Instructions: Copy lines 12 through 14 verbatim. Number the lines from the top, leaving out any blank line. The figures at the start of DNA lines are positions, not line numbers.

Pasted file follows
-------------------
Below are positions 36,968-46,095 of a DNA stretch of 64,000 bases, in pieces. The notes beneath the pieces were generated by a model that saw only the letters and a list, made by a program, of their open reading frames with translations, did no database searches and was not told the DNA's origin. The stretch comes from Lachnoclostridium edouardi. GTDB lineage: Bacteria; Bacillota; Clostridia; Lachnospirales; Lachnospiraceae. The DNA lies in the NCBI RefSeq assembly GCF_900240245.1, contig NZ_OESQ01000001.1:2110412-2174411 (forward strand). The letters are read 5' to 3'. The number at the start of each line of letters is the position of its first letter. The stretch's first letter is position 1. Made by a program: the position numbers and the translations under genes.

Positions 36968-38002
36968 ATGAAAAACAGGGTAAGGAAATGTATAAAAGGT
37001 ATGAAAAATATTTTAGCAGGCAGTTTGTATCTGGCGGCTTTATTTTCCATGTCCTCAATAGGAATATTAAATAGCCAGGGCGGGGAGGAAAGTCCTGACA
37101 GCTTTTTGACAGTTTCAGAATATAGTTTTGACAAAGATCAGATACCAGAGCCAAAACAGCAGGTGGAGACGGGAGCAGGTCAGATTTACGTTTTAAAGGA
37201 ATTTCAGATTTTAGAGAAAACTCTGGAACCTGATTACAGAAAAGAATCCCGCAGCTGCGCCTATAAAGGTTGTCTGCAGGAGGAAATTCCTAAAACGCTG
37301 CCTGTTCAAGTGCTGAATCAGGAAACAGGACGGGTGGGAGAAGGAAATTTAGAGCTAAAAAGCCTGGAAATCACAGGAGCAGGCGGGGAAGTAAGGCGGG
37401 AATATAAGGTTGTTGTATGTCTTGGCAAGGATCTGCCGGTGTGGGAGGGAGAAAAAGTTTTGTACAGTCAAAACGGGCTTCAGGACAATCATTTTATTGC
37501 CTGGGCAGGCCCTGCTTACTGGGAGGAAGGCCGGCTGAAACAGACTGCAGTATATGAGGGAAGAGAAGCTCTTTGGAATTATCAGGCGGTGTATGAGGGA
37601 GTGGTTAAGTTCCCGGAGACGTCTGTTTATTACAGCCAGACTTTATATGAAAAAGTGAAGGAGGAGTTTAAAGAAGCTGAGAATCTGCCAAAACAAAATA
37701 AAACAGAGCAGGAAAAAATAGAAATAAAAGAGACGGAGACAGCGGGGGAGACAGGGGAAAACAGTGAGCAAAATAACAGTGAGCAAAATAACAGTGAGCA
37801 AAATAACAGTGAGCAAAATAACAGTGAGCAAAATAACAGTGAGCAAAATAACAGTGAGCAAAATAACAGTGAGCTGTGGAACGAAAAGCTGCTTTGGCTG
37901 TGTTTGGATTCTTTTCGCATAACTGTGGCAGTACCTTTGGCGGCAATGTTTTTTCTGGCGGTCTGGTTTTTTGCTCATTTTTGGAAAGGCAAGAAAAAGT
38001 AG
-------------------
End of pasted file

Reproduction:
37801 AAATAACAGTGAGCAAAATAACAGTGAGCAAAATAACAGTGAGCAAAATAACAGTGAGCAAAATAACAGTGAGCTGTGGAACGAAAAGCTGCTTTGGCTG
37901 TGTTTGGATTCTTTTCGCATAACTGTGGCAGTACCTTTGGCGGCAATGTTTTTTCTGGCGGTCTGGTTTTTTGCTCATTTTTGGAAAGGCAAGAAAAAGT
38001 AG